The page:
Fair Trade & Indigenous Peoples
Indigenous farmers and crafters told Cultural Survival about their experiences with fair trade and what the movement needs to do to achieve its goals.
About two years ago, Willie Foote from Ecologic, a microfinance company based in Cambridge, Massachusetts, came into the Cultural Survival office to ask if we had done any research on how fair trade impacts indigenous peoples. It was a logical question, based on Cultural Survival’s trade relations with indigenous people through the now-defunct Cultural Survival Enterprises and our ongoing indigenous crafts bazaars. But we had never done any extensive research on this issue. Nor, we learned, had others done much research about the effects of fair trade from the indigenous point of view. Out of Foote’s suggestion, the idea for devoting an entire issue of Cultural Survival Quarterly to fair trade was born. A grant from the Toward Sustainability Foundation enabled us to go to Guatemala and conduct a series of field interviews with indigenous people who are involved in fair trade and publish our findings in this issue.
Even though many products are fairly traded, we decided to focus exclusively on coffee and crafts. These industries seemed to be natural choices, as coffee is second only to oil as an internationally traded commodity, and crafts are indelibly linked to indigenous peoples, both in terms of their cultures and livelihoods. We chose a coffee cooperative, La Voz Que Clama en el Desierto, where we interviewed farmers and managers. To give us a basis for comparison, we also interviewed other coffee workers in the same community who were not associated with a cooperative. We conducted telephone interviews with four other cooperatives in Latin America, as well as with several U.S.-based fair trade brokers, roasters, and consumers. For our crafts research, we interviewed weavers at Asociación Maya, a craft cooperative in Canton Pujujil, Guatemala, as well as members of the association’s staff and board of directors. The interviews were conducted by a mix of Cultural Survival staff and interns, two contracted anthropologists, and members of the Nutzij Women’s Media Collective in Sololá. We also reviewed with great interest the research and findings of the Colorado State University Fair Trade Research Group, which had done a great deal of fieldwork at La Voz in 2002 and proved indispensable to us in putting together this issue.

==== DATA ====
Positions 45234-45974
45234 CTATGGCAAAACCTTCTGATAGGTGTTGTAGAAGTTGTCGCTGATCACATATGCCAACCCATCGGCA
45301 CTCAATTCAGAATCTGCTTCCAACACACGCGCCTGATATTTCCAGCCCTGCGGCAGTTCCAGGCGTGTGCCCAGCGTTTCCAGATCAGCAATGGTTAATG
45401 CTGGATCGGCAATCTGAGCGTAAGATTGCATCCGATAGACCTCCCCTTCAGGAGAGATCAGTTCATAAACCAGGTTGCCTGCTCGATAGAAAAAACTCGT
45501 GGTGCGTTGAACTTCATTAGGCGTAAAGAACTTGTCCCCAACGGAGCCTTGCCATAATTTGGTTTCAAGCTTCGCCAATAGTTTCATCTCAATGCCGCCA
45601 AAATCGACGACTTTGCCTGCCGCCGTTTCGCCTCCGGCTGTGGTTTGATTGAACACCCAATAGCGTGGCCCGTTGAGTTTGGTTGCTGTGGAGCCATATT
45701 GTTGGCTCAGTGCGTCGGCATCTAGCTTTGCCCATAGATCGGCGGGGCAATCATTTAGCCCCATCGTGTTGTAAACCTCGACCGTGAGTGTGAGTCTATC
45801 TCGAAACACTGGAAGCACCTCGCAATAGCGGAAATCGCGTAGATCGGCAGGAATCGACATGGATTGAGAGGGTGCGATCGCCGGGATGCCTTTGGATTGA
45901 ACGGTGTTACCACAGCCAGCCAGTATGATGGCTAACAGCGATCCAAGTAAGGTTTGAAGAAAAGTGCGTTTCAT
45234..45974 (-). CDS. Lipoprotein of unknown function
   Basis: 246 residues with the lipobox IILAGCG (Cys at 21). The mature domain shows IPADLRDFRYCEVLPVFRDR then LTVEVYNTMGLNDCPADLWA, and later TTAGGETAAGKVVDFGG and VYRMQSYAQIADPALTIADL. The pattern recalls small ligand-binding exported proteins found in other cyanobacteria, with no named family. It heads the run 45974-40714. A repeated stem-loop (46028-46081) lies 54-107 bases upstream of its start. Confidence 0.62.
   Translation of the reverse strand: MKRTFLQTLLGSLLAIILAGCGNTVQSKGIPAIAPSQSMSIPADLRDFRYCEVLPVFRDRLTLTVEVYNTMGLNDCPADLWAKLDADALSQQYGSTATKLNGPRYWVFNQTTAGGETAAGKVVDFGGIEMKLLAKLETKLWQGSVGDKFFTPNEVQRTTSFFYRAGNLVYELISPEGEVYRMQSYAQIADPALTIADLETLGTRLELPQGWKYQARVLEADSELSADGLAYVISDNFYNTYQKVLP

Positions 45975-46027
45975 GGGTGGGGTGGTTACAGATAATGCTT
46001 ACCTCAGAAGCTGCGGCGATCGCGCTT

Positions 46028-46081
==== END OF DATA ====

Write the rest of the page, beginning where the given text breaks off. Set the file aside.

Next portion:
When compared to many issues faced by indigenous peoples—war, genocide, forced relocation, loss of language, loss of traditional lands, lack of access to government services like health and education—the issue of fair trade may seem trivial. But for many indigenous peoples, economic challenges loom large. In Guatemala, most indigenous people live in rural areas where they survive through a combination of small-scale agriculture augmented by craft production. Beyond serving as a means of economic sustenance, crafts are often one of the identifying features of indigenous cultures. In addition to clothing and accessories, thousands of artisans make furniture, carved masks, paintings, jewelry, carved stone, and other types of art. Hand-woven clothing is one of the things that sets indigenous peoples apart; it has been the basis for discrimination, and a source of cultural pride. Indigenous Guatemalans in traje, or traditional dress, for example, proudly announce what town they are from because each community weaves a distinct pattern.